U.P. has been the epicentre of identity politics for over two decades but this election exposed the limits of the politics of social justice. The OBC and Dalit movement, which started off as a political voice of the marginalised social groups giving them a sense of participation in political affairs, had been reduced to the politics of reservations with benefits cornered by particular segments of these castes which alienated sub-groups within the wider category. The BJP was quick to take advantage of the discontent of large social segments with old style identity politics. Turning the politics of social justice on its head, the Rashtriya Swayamsevak Sangh (RSS)/BJP crafted a broad-based identity politics on the ruins of the old political order which had outlived its utility for a critical mass of OBCs. It mobilised a new bloc of voters by showering attention on the most backward among them — the non-Yadav OBCs and non-Jatav Dalits — that blunted the politics of BSP and SP in one stroke. The terms of engagement were unmistakably driven by identity and motivated by resentment towards Yadav-Muslim domination under SP rule. The BJP’s idea of community politics gained new traction as a large number of Hindu voters saw it as a more capacious identity which aligns them to a larger narrative than the fragmentation inherent in caste politics.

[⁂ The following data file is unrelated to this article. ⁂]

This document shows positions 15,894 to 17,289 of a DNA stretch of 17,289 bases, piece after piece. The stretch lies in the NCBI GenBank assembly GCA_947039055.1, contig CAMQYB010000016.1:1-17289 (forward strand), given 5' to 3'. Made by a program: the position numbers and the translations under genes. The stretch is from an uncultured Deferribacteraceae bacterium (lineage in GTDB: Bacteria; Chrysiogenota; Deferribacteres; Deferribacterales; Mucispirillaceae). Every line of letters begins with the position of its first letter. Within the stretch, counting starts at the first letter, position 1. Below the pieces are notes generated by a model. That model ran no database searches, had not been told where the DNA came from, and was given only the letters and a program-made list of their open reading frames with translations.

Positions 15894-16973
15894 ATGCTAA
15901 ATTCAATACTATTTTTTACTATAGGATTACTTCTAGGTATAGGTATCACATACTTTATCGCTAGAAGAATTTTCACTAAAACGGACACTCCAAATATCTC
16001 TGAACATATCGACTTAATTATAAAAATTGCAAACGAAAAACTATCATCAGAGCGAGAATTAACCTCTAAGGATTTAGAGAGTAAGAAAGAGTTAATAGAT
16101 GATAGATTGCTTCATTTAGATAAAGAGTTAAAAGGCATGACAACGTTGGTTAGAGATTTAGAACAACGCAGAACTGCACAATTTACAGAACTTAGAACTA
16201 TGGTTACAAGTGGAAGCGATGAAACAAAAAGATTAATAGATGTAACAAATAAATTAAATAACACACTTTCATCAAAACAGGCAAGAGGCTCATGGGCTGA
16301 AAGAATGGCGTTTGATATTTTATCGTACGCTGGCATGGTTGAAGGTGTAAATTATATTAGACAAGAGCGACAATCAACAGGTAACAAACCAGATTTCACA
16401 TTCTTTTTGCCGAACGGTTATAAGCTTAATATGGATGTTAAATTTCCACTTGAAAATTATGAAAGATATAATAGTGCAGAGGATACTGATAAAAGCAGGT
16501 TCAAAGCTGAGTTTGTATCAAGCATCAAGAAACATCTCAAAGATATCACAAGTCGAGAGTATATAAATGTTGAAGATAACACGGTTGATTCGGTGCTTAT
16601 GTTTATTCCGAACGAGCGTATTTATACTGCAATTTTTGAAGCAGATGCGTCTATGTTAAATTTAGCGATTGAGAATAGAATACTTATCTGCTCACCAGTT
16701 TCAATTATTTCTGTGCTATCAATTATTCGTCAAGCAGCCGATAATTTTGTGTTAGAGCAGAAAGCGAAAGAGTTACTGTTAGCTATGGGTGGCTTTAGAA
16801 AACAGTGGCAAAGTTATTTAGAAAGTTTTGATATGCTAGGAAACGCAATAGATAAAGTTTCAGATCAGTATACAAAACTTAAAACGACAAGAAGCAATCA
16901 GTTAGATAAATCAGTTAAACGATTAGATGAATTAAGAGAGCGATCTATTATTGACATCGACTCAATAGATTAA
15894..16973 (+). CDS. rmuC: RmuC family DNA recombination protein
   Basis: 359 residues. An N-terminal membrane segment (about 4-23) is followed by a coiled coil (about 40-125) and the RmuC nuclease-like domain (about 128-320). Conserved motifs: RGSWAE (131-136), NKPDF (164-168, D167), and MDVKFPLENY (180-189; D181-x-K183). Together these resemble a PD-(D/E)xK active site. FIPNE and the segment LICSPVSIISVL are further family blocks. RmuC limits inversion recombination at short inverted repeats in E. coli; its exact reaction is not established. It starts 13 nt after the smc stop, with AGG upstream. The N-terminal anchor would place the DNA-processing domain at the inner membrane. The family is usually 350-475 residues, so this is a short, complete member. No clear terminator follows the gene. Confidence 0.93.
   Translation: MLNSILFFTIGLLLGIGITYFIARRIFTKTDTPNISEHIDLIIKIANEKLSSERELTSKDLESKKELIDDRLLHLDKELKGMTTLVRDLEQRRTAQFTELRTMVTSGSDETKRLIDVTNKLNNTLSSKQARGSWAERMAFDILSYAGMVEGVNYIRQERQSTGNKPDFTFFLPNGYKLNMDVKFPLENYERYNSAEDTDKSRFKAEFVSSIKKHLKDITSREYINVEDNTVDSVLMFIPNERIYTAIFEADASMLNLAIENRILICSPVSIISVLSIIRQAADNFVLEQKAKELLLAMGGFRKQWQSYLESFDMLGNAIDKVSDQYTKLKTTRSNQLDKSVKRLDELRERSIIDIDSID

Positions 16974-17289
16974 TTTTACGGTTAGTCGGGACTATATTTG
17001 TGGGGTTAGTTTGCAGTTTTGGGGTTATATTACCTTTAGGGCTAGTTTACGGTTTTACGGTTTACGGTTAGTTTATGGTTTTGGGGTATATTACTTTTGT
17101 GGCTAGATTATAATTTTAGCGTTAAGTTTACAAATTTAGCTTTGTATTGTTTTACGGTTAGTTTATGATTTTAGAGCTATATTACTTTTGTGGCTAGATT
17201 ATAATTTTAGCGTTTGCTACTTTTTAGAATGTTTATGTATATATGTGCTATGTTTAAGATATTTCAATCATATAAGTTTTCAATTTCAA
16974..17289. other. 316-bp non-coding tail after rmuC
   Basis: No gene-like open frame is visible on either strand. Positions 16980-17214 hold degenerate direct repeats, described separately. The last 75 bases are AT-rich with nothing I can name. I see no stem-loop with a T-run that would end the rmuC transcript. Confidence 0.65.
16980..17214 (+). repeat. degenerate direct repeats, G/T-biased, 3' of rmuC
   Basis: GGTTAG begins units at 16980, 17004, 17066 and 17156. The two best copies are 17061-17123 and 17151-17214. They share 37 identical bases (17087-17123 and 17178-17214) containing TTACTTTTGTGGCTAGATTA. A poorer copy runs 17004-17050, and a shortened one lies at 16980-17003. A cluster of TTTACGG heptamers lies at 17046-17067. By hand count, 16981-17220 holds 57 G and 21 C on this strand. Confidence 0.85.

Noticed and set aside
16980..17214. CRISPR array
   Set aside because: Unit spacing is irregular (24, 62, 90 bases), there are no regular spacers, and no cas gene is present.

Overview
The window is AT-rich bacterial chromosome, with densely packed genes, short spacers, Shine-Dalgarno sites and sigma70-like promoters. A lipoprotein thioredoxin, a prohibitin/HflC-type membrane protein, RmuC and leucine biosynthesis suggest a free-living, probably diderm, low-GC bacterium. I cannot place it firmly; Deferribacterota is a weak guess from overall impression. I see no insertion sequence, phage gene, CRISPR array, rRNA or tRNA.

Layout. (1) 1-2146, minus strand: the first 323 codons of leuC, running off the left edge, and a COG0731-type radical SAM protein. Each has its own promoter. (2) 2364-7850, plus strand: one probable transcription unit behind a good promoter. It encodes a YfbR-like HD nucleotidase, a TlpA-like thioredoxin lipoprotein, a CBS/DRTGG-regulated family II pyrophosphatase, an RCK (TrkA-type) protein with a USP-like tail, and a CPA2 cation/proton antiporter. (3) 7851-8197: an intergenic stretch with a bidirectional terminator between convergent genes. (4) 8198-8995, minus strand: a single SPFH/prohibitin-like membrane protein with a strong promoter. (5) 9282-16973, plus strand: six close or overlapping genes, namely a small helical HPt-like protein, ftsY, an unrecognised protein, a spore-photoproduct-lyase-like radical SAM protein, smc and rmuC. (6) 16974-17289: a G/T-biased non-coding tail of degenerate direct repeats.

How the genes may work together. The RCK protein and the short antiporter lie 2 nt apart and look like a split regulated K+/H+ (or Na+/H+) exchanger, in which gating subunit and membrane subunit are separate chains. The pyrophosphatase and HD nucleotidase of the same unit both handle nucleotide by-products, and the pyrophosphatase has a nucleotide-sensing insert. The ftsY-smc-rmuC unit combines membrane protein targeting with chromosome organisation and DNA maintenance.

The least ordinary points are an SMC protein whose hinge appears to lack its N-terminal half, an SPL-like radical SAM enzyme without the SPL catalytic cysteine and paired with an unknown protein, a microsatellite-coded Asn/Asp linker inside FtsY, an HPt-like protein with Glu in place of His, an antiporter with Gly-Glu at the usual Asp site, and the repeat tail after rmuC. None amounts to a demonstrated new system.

The strategy of reverse social engineering that Mr. Shah scripted was clearly aimed at mobilising the most backward castes, notably non-Yadav OBCs and non-Jatav Dalits, to capture the heartland State. In pursuit of this agenda, he distributed tickets copiously to non-Yadav OBCs and to non-Jatavs in reserved seats. Mr. Modi’s assiduous wooing of non-Yadav OBCs and Dalits convinced large sections of them to desert the SP and BSP in the 2014 Lok Sabha election and again in the 2017 Assembly elections.
Finally, the stunning victory emphasises the importance of propaganda and messaging. No one can match up to the appeal and the energy of Mr. Modi when it comes to non-stop election campaigning, and the organisational capacity of the RSS when it comes to relentless propaganda and booth management executed in this election by 1.4 lakh booth samitis. Demonetisation is a good illustration of the power of propaganda. Voters in U.P. seem to connect to Mr. Modi’s political messaging and were more than willing to forgive the hardships inflicted on them by notebandi.
In the end, a fractured opposition too helped the BJP. In a three-cornered contest, the BJP had a strong advantage. The party’s vote share jumped from just 15% in 2012 to 39.6% in 2017, which was large enough to win more than a three-fourths majority against a divided opposition. The combined vote share of the BSP (22.2%) and the SP-Congress alliance (28.2%) adds up to over 50%. The Opposition’s only hope of taking on Mr. Modi and the ruling party is to unite on a common platform and ensure that the vote is not split since 50% of voters have not been swayed by BJP’s ideology of ‘communalised development’, which is an essential part of its growth strategy.